The UNESCO website praises the island’s ecological charms, including a profusion of unique and endangered species and it praises the way that “…the idea of mass tourism was rejected and, under the influence of the celebrated local artist César Manrique, priority has been given to blend tourist infrastructure with the beautiful but inhospitable environment.”

I am going to fast-forward now for a short while because sadly there are always corrupt people who are prepared to take advantage of these opportunities and recently Lanzarote has been rocked by building scandals and corruption and since May 2009, police have arrested at least twenty-four politicians and businessmen, including the former president of the Lanzarote provincial government and the former mayor of Arrecife in connection with illegal building permits that have led UNESCO to threaten withdrawal of the status if the concept has been compromised.  The Canary Island Supreme Court has declared that twenty-four hotels have been illegally built in coastal resorts such as Playa Blanca, eight of which are modern luxury hotels that qualified for a total of €23.6m in EU grants, partly thanks to the biosphere status. The EU anti-corruption office has demanded the money be returned.

Anyway, back now to 1983 and after we had settled into our first floor apartment we wasted no time in getting familiar with the bars of Puerto del Carmen and we took a stroll along the rather untidy promenade behind the black sand beach and found somewhere for lunch and in the afternoon, encouraged by the fine weather we made our way to the sand and spent some time swimming in the Atlantic Ocean.  I expect Puerto del Carmen has changed rather a lot in thirty years but then it was small and friendly and we enjoyed ourselves there.

Fuerteventura Cofete 01

After a couple of days of visiting the beach and sitting around in bars we decided to do some sightseeing around the island so we walked into the commercial area of Puerto Del Carmen and found a car hire office with the sort of prices that suited our budget – cheap – and you only get what you pay for of course because being at the lower end of the scale we were allocated a clapped out old grey/blue Daihatsu Jeep which regardless of the fact that it was completely worn out seemed perfect for what we had in mind.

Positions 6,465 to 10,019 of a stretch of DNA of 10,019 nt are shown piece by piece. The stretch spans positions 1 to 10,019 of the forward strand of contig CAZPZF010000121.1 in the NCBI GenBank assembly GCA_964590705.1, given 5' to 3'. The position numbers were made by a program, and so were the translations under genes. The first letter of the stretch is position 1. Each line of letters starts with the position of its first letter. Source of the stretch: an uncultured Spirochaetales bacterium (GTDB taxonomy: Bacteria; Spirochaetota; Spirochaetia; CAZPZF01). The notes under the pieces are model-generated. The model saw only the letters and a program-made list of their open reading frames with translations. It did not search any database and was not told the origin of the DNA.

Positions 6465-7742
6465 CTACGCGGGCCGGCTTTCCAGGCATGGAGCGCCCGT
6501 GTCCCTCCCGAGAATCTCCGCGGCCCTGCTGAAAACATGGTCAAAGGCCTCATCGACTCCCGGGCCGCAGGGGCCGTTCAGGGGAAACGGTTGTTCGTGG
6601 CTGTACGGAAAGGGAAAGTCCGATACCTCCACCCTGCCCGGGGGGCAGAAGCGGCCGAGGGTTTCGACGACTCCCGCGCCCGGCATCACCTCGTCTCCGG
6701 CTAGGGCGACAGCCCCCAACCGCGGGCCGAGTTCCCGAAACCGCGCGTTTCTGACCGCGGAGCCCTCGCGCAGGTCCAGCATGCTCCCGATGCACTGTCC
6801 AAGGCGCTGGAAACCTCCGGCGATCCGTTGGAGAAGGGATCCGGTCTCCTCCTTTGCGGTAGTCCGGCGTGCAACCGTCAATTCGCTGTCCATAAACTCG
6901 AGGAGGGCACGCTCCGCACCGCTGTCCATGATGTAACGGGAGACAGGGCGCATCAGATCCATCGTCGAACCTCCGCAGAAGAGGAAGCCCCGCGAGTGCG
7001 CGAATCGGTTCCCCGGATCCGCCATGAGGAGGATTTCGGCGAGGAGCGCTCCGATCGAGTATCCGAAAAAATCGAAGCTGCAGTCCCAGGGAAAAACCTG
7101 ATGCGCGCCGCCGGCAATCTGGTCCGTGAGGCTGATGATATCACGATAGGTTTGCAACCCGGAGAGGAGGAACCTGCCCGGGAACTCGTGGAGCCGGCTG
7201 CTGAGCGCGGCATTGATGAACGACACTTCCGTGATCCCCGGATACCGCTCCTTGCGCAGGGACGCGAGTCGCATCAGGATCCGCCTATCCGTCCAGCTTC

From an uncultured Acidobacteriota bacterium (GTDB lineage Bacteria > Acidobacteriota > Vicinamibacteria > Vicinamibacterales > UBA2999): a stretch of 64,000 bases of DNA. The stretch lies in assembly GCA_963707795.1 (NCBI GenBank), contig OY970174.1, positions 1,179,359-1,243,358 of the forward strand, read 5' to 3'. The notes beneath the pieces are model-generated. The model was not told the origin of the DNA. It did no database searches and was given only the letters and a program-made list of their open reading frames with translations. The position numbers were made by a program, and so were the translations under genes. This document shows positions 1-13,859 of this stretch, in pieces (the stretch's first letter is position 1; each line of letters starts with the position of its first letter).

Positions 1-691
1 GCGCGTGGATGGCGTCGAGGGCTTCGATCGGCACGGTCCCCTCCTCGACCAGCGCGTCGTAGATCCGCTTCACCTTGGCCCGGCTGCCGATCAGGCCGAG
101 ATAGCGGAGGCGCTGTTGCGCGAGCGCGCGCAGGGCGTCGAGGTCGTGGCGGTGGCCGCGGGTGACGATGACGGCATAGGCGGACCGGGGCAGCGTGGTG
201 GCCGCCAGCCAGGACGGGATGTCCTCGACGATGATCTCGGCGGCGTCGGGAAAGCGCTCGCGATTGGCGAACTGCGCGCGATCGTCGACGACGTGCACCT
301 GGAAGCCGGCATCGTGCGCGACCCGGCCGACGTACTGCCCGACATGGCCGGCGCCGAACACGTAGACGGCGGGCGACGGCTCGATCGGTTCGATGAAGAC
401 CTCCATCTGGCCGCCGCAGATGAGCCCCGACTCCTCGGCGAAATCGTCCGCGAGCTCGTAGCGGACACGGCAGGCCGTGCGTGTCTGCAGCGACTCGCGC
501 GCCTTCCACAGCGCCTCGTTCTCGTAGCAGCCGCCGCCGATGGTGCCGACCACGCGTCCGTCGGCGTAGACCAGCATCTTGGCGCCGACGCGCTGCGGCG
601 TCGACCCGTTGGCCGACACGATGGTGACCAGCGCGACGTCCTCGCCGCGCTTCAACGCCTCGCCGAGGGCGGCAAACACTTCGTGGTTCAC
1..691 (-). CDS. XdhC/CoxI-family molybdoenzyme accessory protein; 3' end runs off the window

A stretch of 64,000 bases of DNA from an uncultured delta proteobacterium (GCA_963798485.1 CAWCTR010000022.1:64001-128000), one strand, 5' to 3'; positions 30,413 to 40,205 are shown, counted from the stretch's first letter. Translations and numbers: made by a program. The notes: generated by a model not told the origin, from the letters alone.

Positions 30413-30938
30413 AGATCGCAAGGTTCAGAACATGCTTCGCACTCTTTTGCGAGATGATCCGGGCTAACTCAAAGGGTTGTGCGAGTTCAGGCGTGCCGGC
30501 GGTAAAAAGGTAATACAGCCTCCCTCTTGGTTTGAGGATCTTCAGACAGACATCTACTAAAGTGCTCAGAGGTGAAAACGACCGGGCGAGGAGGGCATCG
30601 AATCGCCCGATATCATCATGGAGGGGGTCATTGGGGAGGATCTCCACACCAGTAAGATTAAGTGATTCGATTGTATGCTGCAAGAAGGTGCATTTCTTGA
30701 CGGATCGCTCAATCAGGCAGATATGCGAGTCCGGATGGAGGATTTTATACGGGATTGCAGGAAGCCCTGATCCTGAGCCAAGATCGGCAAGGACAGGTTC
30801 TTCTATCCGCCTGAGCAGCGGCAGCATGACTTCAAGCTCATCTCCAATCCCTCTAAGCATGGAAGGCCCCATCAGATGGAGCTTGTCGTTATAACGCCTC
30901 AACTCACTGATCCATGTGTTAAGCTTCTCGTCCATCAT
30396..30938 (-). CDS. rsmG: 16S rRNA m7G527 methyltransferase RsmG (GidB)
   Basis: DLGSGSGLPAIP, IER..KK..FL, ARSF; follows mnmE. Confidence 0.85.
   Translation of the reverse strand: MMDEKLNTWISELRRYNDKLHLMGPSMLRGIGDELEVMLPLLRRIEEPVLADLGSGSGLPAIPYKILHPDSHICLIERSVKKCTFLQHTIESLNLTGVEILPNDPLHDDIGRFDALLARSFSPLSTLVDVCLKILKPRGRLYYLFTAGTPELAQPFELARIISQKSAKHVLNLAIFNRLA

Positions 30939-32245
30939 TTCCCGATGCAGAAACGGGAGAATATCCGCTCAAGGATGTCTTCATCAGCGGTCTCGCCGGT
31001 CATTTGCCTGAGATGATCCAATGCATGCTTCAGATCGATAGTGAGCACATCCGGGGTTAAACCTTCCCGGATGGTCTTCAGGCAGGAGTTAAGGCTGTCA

First things first though and after taking possession of the rattling bone shaker we had to quickly find a garage because the fuel indicator needle was hovering menacingly somewhere just below empty!  This seemed to irritate my brother Richard more than the rest of us and he immediately declared an intention to take it back in the same state.  We found a petrol station put a small amount of fuel in the tank and drove out of the town towards the arid stretch of black lava fields, glittering salt marshes and sweeping coastal mountains beyond.

Lanzarote island map postcard

Catalonia, Barcelona and Antoni Gaudi

Barcelona Gaudi Postcard

“What I saw in Barcelona – Gaudí – was the work of such strength, such faith, of an extraordinary technical capacity, manifested during a whole life of genius; of a man who carved the stones before his eyes in well thought out pattern…. Gaudí was a great artist; only those who move the sensitive hearts of gentle people remain” – Le Corbusier (Swiss-French Architect)

The first day in Barcelona had been a rapid breakneck tour of the city that raced recklessly through history, culture, sport and sights without any real plan or semblance of sensible order.  Today we intended to be more focussed and specifically we were going to visit the buildings of the renowned Catalan architect Antoni Gaudi.

Antoni Gaudi or …

Antoni Plàcid Guillem Gaudí i Cornet (to give him his full name) was an architect who belonged to the Modernist Art Nouveau movement of the early twentieth century and was famous for his unique style and highly individualistic designs.  We had already come across some Gaudi creations previously on our travels, the Casa Botines in León and then El Capricho in Comillas but Gaudi didn’t do a lot more work outside of Catalonia so to see his work properly then it really has to be in Barcelona where he was prolific.